|Campers learn about molecules at Marie Reed camp.|
Written by Roland Walker
DC SCORES Intern
Human behavior flows from three main sources: desire, emotion, and knowledge. — Plato
Knowledge is power.
Although it may sound cliché, that statement stands true.
Last week at Marie Reed camp, Ms. Tara came in to teach the kids about science.
Ms. Tara taught the kids about molecules using marshmallows and gummy candies, which the kids ate with great speed after the lesson was over.
“A water molecule is made with two hydrogen atoms and one oxygen atom,” Daniella H. said after Ms. Tara asked the molecular make-up of water.
She also used water, cooking oil and food coloring in order to illustrate how some compounds do not mix.
Over the summer, it’s no secret that students can lose up to two months of academic progress from the school year if they don’t keep their minds engaged. We appreciate Ms. Tara and her efforts to get the children to retain some of the information they learned or teach the children something they never knew.
|Kids play in the HEAT at Tubman soccer camp.|
Everybody periodically gathered around the coolers underneath the tents two weeks ago at Harriet Tubman Middle School for soccer camp.
The two-week camp started Monday, July 15, and the 40 or so kids were fired up.
Water hit the ground, an action that seemed to contradict the hot temperature, as the kids were cooling off their cleats.
The eighth- and ninth-graders took turns on ice and water retrieval in the school.
The temperature heated up near 100 degrees, and all the while the kids’ efforts were at 100 percent.
A rising freshman in high school, Anthony M. explained to me why he loves the sport.
“I started practicing every day and every night when I was 10 after my brother-in-law taught me the history and the basics of the sport,” Anthony said.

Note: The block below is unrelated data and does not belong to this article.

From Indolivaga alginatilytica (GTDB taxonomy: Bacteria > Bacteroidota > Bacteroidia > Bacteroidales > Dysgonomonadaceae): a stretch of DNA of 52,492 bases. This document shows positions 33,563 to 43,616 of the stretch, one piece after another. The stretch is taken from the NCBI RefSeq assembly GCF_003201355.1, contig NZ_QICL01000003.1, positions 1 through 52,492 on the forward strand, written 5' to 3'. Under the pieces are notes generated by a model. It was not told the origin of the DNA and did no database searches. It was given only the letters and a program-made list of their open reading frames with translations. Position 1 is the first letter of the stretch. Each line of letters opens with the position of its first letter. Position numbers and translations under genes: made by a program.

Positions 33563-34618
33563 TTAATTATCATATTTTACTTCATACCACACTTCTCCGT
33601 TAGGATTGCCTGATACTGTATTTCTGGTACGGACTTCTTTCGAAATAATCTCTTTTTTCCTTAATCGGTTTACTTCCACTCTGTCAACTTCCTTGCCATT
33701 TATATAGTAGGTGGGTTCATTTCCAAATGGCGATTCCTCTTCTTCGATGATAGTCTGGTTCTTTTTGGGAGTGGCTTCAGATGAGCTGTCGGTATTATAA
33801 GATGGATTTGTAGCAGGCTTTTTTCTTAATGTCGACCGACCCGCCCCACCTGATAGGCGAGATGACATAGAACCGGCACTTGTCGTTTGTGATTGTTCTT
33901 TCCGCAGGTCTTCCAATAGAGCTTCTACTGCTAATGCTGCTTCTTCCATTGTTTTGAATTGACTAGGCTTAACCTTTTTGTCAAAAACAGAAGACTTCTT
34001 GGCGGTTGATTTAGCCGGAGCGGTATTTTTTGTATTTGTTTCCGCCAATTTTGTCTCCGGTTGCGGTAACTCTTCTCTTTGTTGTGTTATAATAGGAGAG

Right out of the gate, he was hooked.
“I always carried a ball around,” Anthony said. “It doesn’t matter how the temperature is or how the conditions are.”
Anthony aspires to play Division I college soccer and then amongst the pros.
Playing hard in the heat, all of the kids at Tubman showed pure dedication to the sport.
The desire to improve their skills and have fun motivated the kids to continue to play despite uncomfortable conditions.
Think of a time that you accomplished something of difficulty; grabbing that leadership position, building the courage to ask that special person out, or graduating from college.
Do you remember how you felt?
People of all ages strive for that feeling.
At Tubman camp, over 50 kids showed up for the special scrimmage against the coaches. Although no team of campers defeated the coaches, they showed good sportsmanship and had lots of fun.
Childhood is the time to explore. Experiences are fresh, there is so much to learn, and you are thinking for the first time, “What do I want to be when I grow up?”
“I want to become a doctor,” Alejandra V., participating in her second summer camp, told me.
DC SCORES gives these kids so many opportunities and experiences that more than likely they would not have otherwise. Who knows, maybe a trip to the National Air and Space Museum causes one child to want to build aircrafts later in life.
“When I grow up, I want to be a mathematician,” Ali A. said. “I would like to crunch numbers for engineers companies.”
Learning what it is to be a leader during summer camp may lead one child to strive to be captain of his or her soccer team in high school, or president of his or her class.
The opportunities are endless. Advancement in the lives of these kids stretches beyond what we see, and that is the beauty of teamwork, togetherness and positivity.